over all


From The Collaborative International Dictionary of English v.0.48:

Over \O"ver\ ([=o]"v[~e]r), prep. [AS. ofer; akin to D. over, G.
   ["u]ber, OHG. ubir, ubar, Dan. over, Sw. ["o]fver, Icel.
   yfir, Goth. ufar, L. super, Gr. "ype`r, Skr. upari.
   [root]199. Cf. Above, Eaves, Hyper-, Orlop, Super-,
   Sovereign, Up.]
   1. Above, or higher than, in place or position, with the idea
      of covering; -- opposed to under; as, clouds are over
      our heads; the smoke rises over the city.
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            The mercy seat that is over the testimony. --Ex.
                                                  xxx. 6.
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            Over them gleamed far off the crimson banners of
            morning.                              --Longfellow.
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   2. Across; from side to side of; -- implying a passing or
      moving, either above the substance or thing, or on the
      surface of it; as, a dog leaps over a stream or a table.
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            Certain lakes . . . poison birds which fly over
            them.                                 --Bacon.
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   3. Upon the surface of, or the whole surface of; hither and
      thither upon; throughout the whole extent of; as, to
      wander over the earth; to walk over a field, or over a
      city.
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   4. Above; -- implying superiority in excellence, dignity,
      condition, or value; as, the advantages which the
      Christian world has over the heathen. --Swift.
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   5. Above in authority or station; -- implying government,
      direction, care, attention, guard, responsibility, etc.;
      -- opposed to under.
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            Thou shalt be over my house.          --Gen. xli.
                                                  40.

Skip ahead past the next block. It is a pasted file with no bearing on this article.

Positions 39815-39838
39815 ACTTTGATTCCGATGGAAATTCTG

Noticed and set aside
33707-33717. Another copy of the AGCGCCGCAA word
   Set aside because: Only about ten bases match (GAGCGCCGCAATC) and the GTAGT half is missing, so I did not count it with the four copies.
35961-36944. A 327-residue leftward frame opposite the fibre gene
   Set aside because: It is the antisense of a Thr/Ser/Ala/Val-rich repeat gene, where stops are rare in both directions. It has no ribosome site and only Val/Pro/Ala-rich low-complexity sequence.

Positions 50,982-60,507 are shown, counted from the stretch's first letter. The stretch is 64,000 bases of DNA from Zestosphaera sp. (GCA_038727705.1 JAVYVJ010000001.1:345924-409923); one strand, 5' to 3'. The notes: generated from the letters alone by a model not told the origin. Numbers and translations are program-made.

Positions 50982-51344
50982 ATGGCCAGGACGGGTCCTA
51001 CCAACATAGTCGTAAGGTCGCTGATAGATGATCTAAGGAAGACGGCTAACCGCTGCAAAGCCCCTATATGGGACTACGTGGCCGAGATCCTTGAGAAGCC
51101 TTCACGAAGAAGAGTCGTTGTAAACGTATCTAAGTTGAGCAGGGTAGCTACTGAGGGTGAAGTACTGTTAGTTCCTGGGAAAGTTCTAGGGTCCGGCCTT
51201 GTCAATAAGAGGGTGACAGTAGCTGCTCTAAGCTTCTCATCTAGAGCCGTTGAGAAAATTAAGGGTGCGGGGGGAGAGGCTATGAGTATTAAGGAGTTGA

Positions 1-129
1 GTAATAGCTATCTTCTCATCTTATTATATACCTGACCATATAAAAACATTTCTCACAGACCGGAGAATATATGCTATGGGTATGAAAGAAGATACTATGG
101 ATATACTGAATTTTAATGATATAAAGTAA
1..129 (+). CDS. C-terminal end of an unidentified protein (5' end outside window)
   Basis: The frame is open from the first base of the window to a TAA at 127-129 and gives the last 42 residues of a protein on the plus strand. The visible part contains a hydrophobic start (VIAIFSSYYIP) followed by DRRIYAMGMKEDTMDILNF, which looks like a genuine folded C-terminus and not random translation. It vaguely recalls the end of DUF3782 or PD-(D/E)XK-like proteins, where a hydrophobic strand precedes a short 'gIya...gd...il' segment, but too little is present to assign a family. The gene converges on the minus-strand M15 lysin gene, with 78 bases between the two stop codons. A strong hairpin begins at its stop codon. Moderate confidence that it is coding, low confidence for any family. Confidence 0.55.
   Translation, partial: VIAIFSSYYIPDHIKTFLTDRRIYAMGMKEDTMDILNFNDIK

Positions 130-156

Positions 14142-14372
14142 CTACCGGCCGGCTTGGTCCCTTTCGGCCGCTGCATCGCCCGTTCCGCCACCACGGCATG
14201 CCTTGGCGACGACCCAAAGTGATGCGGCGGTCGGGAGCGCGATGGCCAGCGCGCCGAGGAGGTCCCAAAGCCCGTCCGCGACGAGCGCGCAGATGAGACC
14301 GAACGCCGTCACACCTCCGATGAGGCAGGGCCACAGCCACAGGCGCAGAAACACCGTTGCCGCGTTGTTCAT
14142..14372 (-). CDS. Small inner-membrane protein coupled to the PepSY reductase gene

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            I will make thee rules over many things. --Matt.
                                                  xxv. 23.
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            Dost thou not watch over my sin ?     --Job xiv. 16.
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            His tender mercies are over all his works. --Ps.
                                                  cxlv. 9.
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   6. Across or during the time of; from beginning to end of;
      as, to keep anything over night; to keep corn over winter.
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   7. Above the perpendicular height or length of, with an idea
      of measurement; as, the water, or the depth of water, was
      over his head, over his shoes.
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   8. Beyond; in excess of; in addition to; more than; as, it
      cost over five dollars. "Over all this." --Chaucer.
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   9. Above, implying superiority after a contest; in spite of;
      notwithstanding; as, he triumphed over difficulties; the
      bill was passed over the veto.
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   Note: Over, in poetry, is often contracted into o'er.
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   Note: Over his signature (or name) is a substitute for the
         idiomatic English form, under his signature (name, hand
         and seal, etc.), the reference in the latter form being
         to the authority under which the writing is made,
         executed, or published, and not the place of the
         autograph, etc.